Each destination offers its own unique treasures
A region as vast as the whole of Europe, the Arctic is attractive, but can be problematic for travellers preparing their exploration of the Great North. Escales provides some guidelines to help orientate you in your choice of Arctic cruise.
Where can I see polar bears?
Polar bears are the wanderers of the Arctic. There are certain specific areas where the females make their dens for birthing, but polar bears can be seen all over the place. The places where there is a greater chance of seeing them are Baffin Island, Spitzberg, north-east of Greenland and near Wrangel Island in the Chukchi Sea. They are hunted and remain fearful of humans, however, it is possible to observe them, with binoculars. It is important to remember that all wildlife watching should be carried out in accordance with the recommendations of international organisations such as AECO (the Association of Arctic Expedition Cruise Operators), which, in particular, stipulate the closest distance to which you can approach. This behavior guarantee your safety while ensuring the well-being of the animals in their environment.
Where can I see whales?
Although they can be seen in different places, the best areas to see whales in the Arctic are the North of Canada, the Baffin Sea and Spitsbergen. When sailing the Northwest Passage in the Beaufort Sea, you may have the chance to see beluga whales, as this region is home to numerous colonies of these animals. The Baffin Sea also offers plenty of opportunities to encounter whales. Isabella Bay, in the Ninginganiqy National Wildlife Area off the coast of Nunavut, is a prime bowhead whale watching site. Disko Bay on Greenland’s east coast, a natural site famous for its majestic icebergs and a truly essential place to visit, is also a great location for encountering humpbacks and other whales. The bays of Virgohamna and Magdalen off Spitsbergen in Norway are visited regularly by minke whales (or “lesser rorquals”) during the warm seasons.
Where can I meet Inuits?
Inuits are spread all over the Arctic Circle. On your first Arctic trip, meet Greenlandic people who are very warm and welcoming. Though many Greenland Inuit are now settled in Nuuk, the country’s vibrant capital, the villages along the southwest and southeast coasts of the island, with their highly colourful houses, are still very much alive. Their inhabitants manage to keep their traditions going while at the same time being very connected to the modern world. You may get the chance to take part in a Kaffeemik with them, which is a friendly and traditional way of welcoming people at which local food and drink specialities are served. The communities on the east coast are more remote and still remain highly dependent on their environment for survival. Ittoqqortoormiit, located at the mouth of the majestic Scoresby Sound, is one of the most isolated villages in Greenland and serves as the starting point for wonderful expeditions on which you get to experience the ancient way of life of the Inuits.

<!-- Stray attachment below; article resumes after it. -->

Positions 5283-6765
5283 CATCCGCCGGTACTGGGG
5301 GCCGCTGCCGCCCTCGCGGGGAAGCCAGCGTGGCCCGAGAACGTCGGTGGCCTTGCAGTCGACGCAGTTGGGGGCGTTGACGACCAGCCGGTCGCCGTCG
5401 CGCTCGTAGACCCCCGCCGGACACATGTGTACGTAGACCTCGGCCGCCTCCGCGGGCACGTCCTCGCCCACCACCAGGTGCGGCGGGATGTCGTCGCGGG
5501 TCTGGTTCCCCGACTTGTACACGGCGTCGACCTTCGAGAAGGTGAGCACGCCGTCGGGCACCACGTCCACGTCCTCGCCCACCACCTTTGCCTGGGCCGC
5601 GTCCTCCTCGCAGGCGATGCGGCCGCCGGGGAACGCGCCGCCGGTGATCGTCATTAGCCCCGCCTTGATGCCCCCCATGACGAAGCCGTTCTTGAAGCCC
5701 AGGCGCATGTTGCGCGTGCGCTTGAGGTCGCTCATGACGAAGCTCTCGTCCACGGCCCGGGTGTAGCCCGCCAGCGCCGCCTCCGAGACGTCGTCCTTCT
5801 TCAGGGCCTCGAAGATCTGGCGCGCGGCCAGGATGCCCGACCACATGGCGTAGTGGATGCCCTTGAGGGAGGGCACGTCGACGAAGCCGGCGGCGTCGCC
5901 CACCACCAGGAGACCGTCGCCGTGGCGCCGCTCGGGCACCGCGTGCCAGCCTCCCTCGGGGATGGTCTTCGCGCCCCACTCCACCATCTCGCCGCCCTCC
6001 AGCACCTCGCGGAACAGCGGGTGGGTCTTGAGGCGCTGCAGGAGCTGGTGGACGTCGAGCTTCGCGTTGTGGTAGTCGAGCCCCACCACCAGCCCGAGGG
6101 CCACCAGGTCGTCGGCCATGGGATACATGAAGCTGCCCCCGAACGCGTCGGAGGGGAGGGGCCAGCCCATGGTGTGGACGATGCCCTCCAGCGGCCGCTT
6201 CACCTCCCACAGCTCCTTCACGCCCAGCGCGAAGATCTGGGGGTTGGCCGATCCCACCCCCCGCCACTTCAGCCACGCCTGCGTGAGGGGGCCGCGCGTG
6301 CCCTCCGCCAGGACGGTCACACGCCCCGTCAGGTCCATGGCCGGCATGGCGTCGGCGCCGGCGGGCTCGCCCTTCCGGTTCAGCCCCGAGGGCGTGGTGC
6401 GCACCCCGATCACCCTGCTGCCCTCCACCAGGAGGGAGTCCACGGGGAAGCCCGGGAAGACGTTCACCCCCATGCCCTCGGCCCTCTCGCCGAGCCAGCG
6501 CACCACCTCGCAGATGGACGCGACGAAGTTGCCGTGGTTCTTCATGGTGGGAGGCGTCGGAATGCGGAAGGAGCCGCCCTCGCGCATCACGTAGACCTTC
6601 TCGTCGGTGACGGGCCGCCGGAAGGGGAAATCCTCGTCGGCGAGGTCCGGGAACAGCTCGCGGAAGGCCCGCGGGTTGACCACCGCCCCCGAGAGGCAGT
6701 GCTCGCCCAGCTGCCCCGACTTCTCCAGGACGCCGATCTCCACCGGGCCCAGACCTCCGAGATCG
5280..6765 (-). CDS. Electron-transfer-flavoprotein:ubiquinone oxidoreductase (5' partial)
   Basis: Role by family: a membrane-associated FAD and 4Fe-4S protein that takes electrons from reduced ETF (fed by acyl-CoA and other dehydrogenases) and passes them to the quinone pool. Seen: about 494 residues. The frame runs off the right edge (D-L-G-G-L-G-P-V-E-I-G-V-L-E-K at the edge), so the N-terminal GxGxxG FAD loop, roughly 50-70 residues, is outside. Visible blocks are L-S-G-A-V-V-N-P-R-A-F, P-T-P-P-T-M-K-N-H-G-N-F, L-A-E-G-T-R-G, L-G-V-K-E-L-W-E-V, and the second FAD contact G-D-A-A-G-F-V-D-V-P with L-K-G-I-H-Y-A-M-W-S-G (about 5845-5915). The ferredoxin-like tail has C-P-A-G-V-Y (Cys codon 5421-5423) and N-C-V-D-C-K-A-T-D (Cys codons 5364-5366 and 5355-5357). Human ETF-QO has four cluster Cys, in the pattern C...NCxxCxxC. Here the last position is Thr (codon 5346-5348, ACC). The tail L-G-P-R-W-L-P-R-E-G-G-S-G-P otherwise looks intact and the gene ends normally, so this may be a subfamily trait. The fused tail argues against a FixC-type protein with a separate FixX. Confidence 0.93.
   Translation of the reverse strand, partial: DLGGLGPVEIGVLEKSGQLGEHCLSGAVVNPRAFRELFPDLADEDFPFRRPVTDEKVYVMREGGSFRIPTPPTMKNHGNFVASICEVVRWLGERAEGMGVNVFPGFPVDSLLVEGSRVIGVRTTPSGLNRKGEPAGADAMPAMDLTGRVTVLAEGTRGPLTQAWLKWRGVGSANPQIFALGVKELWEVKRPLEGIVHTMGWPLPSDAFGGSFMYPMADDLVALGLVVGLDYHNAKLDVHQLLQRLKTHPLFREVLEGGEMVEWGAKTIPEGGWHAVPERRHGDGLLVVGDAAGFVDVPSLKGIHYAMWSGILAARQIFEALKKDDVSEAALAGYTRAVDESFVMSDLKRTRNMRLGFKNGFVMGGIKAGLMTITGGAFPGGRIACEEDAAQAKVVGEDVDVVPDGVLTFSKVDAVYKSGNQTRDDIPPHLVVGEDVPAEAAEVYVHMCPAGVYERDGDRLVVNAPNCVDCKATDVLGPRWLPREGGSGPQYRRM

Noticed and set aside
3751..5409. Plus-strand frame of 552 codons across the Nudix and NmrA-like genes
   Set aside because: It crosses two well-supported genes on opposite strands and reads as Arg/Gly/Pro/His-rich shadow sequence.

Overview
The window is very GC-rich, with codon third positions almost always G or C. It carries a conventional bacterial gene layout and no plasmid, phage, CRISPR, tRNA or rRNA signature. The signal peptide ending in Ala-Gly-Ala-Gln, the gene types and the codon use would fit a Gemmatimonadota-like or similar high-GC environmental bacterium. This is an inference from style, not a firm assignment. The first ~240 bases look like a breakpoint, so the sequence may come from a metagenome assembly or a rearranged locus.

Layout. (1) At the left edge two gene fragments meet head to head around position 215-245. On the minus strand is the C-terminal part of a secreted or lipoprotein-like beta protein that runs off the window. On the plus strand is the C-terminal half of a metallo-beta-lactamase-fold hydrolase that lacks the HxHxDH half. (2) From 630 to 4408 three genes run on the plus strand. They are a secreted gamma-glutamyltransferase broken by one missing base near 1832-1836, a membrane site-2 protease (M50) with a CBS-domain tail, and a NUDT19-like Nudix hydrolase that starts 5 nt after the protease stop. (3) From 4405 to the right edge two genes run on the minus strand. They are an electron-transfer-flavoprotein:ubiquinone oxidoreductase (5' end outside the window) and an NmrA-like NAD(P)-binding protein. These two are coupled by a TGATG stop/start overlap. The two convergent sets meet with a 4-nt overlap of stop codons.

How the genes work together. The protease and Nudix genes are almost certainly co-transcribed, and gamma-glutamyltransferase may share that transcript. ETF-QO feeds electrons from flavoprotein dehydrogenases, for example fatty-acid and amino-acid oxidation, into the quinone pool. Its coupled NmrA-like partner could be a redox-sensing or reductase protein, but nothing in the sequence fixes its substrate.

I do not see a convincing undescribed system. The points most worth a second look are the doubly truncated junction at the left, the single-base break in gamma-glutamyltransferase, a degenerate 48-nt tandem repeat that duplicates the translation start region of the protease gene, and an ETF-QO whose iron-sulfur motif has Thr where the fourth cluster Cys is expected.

Where can I see the Northern Lights?
It’s possible to see the Northern Lights in many parts of the Arctic, especially Greenland, Lapland, Iceland, Alaska and Canada. The further north you are and the further away from any light sources, the more likely you are to have the opportunity to live this magical experience. They are there all the time, but are often very faint. It is best, therefore, to observe the Northern Lights in the darkest night skies, at the end of August or in September.
Where can I go to sail through icebergs?
Icebergs can only be found where there are glaciers. In fact, icebergs are masses of frozen freshwater which have detached from glaciers and have fallen into the water. It’s possible to see them in Spitsbergen or Greenland, in the region where the largest glaciers of the Northern hemisphere can be found. In Disko Bay, in the Ilulissat region, which literally means “icebergs” in Greenlandic, the icebergs can be up to 30 metres high and 2 km long.
Where can I see the ice floe?
Whereas icebergs are made of freshwater, the ice floe is made up of seawater that has frozen in the winter due to extremely cold temperatures. Contrary to popular belief, it is not a homogenous environment resembling an ice rink. It is an amalgam of slabs of different sizes and thicknesses, from several centimeters to several metres. In addition, the pack ice is a rich ecosystem with landscapes that change from one hour to the next. It is home to polar bears, Arctic foxes, walruses and ivory seagulls. If you want to see them, head beyond the Arctic Circle to the highest northern latitudes, to places like northern Greenland, the Northwest Passage, northern Spitsbergen, the North Pole and the Northeast Passage.
A beautiful Greenlandic proverb says: “You can only see the beauty of the ice floe if you look with your heart”. This implies that going to the Arctic is as much about preparing the physical journey as it is about preparing for a deep personal reflection.
Where to go to sail the fjords
Contemplating the vertiginous walls of winding fjords reflected in the mirrored surface of calm, deep waters from the deck of a ship offers an exceptional moment of contemplation and a sailing experience beyond compare. The longest and most beautiful fjords in the Arctic are mainly to be found in northern Norway, Spitsbergen and Greenland. The fjords of Spitsbergen are wonderful places for seeing and observing a rich and varied range of wildlife, such as whales, walruses, seals, common eider, terns, guillemots, puffins, bears and Arctic foxes. Deep at the heart of the majestic fjords of Greenland and Spitsbergen, which divide into a multitude of branches, the sailing experience culminates with the sight of sensuously carved icebergs calved by immense and sparkingly blue-tinged glaciers.
Photo credit: © iStock, © PONANT-Nicolas Dubreuil, © Studio PONANT/Olivier Blaud, © Studio PONANT/Nathalie Michel